But whether it is the secular world, the patriarchy, Satan, or Donald Trump himself, these women’s stories sound remarkably similar to the ones I have read from secular progressives responding to the #trumptapes (examples here, here, and here).

My analysis of the sexual histories of many married evangelical women revealed shared experiences: some were forced without their consent to have sex; many felt pressure to “choose” to have sex even when they didn’t really want to; most struggled with body image and were angry about beauty standards that are impossible to achieve; and all realized in adulthood that sex should feel good for them and they have the right to pursue and achieve their own pleasure.

The common thread in all of these stories, in the words of Moore: “It’s tough being a woman.”

What this teaches us is that the polarizing language we so often use to describe our social world—secular/religious, feminist/traditional, progressive/conservative—may not actually reflect such disparate experiences of living in the world. Yet these divisions remain real, especially when it comes to the ways people vote.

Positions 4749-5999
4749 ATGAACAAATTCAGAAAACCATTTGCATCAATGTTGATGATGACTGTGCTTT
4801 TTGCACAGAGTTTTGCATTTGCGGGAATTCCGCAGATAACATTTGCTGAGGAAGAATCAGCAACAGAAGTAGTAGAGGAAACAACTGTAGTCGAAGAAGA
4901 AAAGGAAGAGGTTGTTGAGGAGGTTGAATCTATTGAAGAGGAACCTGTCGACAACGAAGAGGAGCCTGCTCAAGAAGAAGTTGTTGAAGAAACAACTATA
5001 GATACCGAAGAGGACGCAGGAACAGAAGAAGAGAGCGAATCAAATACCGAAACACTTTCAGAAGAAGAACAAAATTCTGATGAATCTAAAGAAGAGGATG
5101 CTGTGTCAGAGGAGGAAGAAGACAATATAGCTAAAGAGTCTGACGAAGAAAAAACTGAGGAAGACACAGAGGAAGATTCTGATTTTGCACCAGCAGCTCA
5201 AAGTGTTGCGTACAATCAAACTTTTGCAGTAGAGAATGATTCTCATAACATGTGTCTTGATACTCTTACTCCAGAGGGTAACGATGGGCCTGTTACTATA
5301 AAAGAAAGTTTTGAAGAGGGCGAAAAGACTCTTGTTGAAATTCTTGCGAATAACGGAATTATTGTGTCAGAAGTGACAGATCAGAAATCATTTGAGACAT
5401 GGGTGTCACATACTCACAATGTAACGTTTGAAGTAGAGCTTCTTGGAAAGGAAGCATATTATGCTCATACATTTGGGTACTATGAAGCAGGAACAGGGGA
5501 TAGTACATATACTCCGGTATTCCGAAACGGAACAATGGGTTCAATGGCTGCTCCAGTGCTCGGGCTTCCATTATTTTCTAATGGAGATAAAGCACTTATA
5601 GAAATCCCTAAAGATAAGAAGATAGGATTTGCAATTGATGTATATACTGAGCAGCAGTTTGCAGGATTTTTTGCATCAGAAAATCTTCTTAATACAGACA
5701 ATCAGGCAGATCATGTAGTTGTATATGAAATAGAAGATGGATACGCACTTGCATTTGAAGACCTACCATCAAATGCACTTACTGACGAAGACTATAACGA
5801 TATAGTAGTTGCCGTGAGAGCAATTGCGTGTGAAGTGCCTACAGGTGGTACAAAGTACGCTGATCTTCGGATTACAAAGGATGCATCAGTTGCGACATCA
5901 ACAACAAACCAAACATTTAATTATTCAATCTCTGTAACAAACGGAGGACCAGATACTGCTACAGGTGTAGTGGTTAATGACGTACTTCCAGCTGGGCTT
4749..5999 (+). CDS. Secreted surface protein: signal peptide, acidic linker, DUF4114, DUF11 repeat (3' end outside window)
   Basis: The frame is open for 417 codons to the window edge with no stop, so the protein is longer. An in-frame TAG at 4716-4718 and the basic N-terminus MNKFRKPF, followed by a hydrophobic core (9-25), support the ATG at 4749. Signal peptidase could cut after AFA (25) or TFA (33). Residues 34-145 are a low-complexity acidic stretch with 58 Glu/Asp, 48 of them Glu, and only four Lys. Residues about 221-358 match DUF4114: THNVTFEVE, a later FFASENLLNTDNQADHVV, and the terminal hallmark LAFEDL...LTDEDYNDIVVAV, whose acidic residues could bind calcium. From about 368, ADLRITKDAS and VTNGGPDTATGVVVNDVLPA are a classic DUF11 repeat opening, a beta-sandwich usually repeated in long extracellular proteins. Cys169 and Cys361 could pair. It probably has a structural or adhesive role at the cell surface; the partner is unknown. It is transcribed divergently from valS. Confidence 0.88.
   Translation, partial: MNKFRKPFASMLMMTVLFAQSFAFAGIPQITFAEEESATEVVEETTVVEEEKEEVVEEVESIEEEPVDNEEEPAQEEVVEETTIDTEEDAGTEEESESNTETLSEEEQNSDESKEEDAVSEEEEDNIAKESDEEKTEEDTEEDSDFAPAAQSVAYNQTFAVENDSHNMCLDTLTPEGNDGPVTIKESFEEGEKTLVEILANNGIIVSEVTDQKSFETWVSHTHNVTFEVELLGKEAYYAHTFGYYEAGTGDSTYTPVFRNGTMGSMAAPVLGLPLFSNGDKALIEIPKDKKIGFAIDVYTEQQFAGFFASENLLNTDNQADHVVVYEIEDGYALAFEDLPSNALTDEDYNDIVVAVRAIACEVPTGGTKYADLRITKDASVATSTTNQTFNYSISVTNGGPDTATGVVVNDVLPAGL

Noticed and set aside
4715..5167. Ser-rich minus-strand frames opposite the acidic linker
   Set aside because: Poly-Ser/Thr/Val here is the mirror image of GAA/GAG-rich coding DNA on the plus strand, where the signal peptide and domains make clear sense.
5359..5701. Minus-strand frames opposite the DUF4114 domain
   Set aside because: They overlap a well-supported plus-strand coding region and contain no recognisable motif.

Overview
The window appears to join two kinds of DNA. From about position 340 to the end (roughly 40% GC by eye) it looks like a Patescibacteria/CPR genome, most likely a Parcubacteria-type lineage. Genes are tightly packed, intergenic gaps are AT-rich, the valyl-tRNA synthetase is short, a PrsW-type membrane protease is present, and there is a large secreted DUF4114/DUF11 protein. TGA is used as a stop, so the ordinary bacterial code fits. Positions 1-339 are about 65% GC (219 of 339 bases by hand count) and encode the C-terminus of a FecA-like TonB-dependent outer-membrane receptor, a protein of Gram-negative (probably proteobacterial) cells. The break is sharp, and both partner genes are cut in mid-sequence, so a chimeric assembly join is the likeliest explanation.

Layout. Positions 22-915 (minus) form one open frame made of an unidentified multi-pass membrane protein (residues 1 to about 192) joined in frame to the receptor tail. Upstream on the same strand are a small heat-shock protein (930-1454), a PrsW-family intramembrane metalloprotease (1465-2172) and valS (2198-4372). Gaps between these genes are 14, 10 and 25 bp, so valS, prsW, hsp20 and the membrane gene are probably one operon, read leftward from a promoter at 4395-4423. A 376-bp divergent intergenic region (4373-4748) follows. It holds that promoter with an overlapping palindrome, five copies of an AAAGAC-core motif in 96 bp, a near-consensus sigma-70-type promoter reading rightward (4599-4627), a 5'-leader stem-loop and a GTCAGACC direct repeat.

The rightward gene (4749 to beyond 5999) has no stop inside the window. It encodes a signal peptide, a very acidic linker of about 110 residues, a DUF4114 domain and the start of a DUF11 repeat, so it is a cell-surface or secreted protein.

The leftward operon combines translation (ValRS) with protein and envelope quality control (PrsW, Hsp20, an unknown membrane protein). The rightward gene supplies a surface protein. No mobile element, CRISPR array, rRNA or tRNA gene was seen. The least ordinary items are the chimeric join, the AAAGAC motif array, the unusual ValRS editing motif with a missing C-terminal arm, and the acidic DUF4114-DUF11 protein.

Will evangelical women shift their votes to align more with secular women than religious men? Probably not, since women like Moore can denounce Trump’s deplorable statements, while remaining committed to a conservative faith and rejecting an alignment with a progressive movement. In other words, they can talk about politics, without talking about Politics.



Notably, Moore never referenced Trump directly in her tweet. She later tweeted a clarification: “…I do not endorse/support either candidate.”


She later wrote a blog post that further distanced herself from her perceived critique of Trump, positioning the election as inconsequential compared to the quest of living a faithful Christian life.

That post is currently pinned to the top of Moore’s twitter feed. The tweet that critiqued Trump (and looked like it might be the start of a significant public discussion) is buried far below.